In a day and age where similar products from numerous vendors line store shelves, verifying goods and provided services before you buy has become second nature.
Take the pet food recall of 2007, for example, which associated with contaminated dog and cat food and further led to a Chinese export contamination investigation after concerns were raised as to the impact it could have had on the human food supply chain. Other cases involved numerous recalls of children’s toys that didn’t abide by national safety standards. And just like with any tangible product, online services and tools can also pose security threats that impact a consumer or company. Look at the numerous cloud-based platforms that have populated industries over the past several years due to increasing consumer demand. When shopping around for a hosted service or a product online, do you check the validity of the site before you click the “confirm” button at the time of purchase or agreement? Do you know where the goods came from and how they arrived at your door? Is their supply chain path vulnerable to disruption or threats?
Risks in almost any environment are inevitable. Thus, it is critical that proper procedures, secured infrastructures and industry standards are in place to prevent such threats and potential hazards from disrupting the global supply chain. And to better assure the integrity of Commercial Off-the Shelf (COTS) Information and Communication Technology (ICT) products, The Open Group released a Snapshot preview of its Open Trusted Technology Provider Standard (O-TTPS).
Call to action
Developed by The Open Group Trusted Technology Forum (OTTF)—one of the newest forums of The Open Group, an international vendor and technology-neutral consortium devoted to creating standards and certification programs— the open standard for organizational best practices aims to enhance the security of the global supply chain and address the risk of tainted and counterfeit products. By allowing suppliers, providers, integrators and acquirers of ICT a preview of the standard—version 1.0 to be release in Q4 later this year—they can better understand the importance in adopting these best practice requirements and recommendations.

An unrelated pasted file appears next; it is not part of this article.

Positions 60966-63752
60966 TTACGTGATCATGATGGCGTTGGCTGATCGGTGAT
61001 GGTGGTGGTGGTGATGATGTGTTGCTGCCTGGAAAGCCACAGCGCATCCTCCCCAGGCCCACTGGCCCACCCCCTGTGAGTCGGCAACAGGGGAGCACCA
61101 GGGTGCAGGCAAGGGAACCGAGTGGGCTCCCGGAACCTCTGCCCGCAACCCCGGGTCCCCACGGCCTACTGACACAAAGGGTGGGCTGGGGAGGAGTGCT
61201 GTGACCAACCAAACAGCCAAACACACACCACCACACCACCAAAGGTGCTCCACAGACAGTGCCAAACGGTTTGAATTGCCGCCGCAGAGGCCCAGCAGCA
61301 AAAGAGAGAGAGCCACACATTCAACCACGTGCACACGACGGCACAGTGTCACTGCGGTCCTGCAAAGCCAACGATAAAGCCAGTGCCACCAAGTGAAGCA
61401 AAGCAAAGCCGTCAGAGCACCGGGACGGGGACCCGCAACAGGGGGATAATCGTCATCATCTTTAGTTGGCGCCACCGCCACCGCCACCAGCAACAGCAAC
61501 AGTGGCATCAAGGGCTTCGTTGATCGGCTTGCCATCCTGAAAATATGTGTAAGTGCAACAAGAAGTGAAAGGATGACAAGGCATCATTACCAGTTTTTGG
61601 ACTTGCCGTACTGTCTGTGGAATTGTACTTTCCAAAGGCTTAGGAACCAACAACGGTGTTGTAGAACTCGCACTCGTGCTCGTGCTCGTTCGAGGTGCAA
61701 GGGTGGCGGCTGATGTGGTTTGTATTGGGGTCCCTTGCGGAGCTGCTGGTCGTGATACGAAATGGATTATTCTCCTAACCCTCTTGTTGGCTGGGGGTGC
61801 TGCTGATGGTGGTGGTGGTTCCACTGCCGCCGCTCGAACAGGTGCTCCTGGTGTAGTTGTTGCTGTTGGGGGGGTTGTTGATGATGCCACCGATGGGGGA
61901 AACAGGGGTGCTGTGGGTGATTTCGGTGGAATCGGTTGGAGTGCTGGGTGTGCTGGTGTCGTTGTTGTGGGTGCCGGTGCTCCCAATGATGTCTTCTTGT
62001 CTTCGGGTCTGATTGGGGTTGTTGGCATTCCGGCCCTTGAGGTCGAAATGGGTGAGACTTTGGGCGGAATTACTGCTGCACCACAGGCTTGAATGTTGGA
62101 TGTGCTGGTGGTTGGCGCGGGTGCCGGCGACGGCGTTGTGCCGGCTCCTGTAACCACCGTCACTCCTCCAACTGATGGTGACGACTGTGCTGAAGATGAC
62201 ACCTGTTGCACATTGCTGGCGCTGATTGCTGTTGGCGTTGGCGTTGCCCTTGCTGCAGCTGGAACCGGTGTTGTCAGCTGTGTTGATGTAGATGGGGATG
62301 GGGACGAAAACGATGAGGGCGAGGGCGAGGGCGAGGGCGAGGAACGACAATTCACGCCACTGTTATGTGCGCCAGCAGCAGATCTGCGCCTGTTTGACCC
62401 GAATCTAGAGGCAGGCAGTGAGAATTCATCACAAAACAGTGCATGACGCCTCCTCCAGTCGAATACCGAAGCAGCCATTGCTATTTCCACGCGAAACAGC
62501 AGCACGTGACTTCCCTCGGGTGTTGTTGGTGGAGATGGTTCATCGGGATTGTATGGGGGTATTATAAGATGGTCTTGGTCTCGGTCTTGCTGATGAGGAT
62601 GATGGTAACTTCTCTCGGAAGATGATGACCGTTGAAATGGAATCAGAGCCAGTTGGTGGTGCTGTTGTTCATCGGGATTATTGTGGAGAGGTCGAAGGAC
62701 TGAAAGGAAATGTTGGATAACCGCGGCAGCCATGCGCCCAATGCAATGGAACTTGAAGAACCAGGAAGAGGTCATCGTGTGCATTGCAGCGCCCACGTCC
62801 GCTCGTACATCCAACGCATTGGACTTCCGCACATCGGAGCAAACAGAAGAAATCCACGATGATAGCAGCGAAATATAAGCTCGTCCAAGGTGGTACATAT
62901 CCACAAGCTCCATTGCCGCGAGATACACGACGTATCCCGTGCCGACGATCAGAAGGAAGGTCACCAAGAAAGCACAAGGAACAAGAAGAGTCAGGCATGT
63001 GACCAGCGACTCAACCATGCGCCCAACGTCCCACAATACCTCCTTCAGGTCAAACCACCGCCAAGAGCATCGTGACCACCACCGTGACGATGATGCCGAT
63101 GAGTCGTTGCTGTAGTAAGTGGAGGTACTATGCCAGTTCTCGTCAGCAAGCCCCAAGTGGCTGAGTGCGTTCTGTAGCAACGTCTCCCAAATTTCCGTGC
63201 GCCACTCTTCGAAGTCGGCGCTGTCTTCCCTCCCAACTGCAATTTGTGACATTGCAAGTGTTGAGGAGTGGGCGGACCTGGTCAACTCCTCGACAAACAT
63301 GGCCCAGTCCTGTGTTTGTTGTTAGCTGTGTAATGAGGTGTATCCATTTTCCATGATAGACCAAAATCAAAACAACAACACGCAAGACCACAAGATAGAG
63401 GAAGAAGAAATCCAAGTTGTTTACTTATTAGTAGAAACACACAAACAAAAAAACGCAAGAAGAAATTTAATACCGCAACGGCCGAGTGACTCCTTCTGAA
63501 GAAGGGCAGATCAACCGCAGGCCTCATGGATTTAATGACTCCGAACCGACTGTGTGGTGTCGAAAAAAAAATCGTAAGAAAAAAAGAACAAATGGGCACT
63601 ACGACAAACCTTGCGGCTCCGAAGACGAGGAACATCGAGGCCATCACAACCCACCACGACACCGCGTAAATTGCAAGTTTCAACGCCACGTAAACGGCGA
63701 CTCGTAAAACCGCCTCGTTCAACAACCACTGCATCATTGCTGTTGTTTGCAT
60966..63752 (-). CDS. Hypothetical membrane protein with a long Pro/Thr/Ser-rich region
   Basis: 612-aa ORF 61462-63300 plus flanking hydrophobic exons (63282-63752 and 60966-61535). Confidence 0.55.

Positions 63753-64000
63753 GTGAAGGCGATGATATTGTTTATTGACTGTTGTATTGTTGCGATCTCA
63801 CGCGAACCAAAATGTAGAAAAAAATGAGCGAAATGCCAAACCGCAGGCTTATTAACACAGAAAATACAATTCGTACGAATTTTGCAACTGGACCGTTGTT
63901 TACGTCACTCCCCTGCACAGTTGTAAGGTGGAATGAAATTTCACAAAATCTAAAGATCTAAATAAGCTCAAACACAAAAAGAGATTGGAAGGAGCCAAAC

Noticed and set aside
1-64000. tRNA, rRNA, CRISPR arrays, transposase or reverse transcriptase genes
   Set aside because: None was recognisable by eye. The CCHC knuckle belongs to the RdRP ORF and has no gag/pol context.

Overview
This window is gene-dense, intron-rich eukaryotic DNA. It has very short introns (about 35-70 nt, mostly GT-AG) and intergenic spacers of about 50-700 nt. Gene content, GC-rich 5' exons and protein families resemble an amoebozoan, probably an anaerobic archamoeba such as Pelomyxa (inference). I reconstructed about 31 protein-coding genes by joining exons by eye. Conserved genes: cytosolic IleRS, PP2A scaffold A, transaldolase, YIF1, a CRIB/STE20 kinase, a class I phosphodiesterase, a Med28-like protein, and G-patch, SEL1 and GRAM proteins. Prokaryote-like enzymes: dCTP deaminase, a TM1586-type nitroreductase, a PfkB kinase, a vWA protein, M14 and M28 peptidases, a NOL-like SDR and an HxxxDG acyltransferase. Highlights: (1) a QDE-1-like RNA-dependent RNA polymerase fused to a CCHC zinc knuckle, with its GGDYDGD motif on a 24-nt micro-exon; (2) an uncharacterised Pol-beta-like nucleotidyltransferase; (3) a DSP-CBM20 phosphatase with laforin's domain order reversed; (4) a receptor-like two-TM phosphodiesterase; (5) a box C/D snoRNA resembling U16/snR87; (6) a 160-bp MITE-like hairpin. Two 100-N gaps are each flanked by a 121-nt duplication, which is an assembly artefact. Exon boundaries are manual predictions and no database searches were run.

“The objective for the OTTF and the snapshot is to raise the bar around the world for providers and their component suppliers—the idea being that if they all follow these best practices and implement them in their organizations, it would raise the bar for securing their global supply chain,” said Sally Long, Director of the Trusted Technology Forum, The Open Group, San Francisco. In development for the past nine months, the need for the standard “initially started with the need for identifying trustworthy COTS products, raising such questions as: What’s in the source code? Who built it? What are the meaningful supply chain considerations? And from there, we realized the real problem was how do we assure the industry is using best practices in development and in securing their supply chains in order to consistently produce trustworthy COTS products?” Long confirmed.
Although most technology hardware and software products today could not exist without global development, the increase in sophistication of cyber attacks has forced technology suppliers and governments to take a more comprehensive approach to product integrity and supply chain security.
“Delivering innovative information and communications technology today simply must leverage a global supply chain,” explained Edna Conway, Chief Security Strategist, Global Value Chain, Cisco Systems Inc., San Jose, Calif. and Vice-Chair of the OTTF. “Given this global supply chain, any effort to comprehensively address the challenges of cyber and product integrity can no longer be focused on end-point security alone. The OTTF is applying a comprehensive end-to-end supply chain way of thinking about the integrity of information and communications technology.”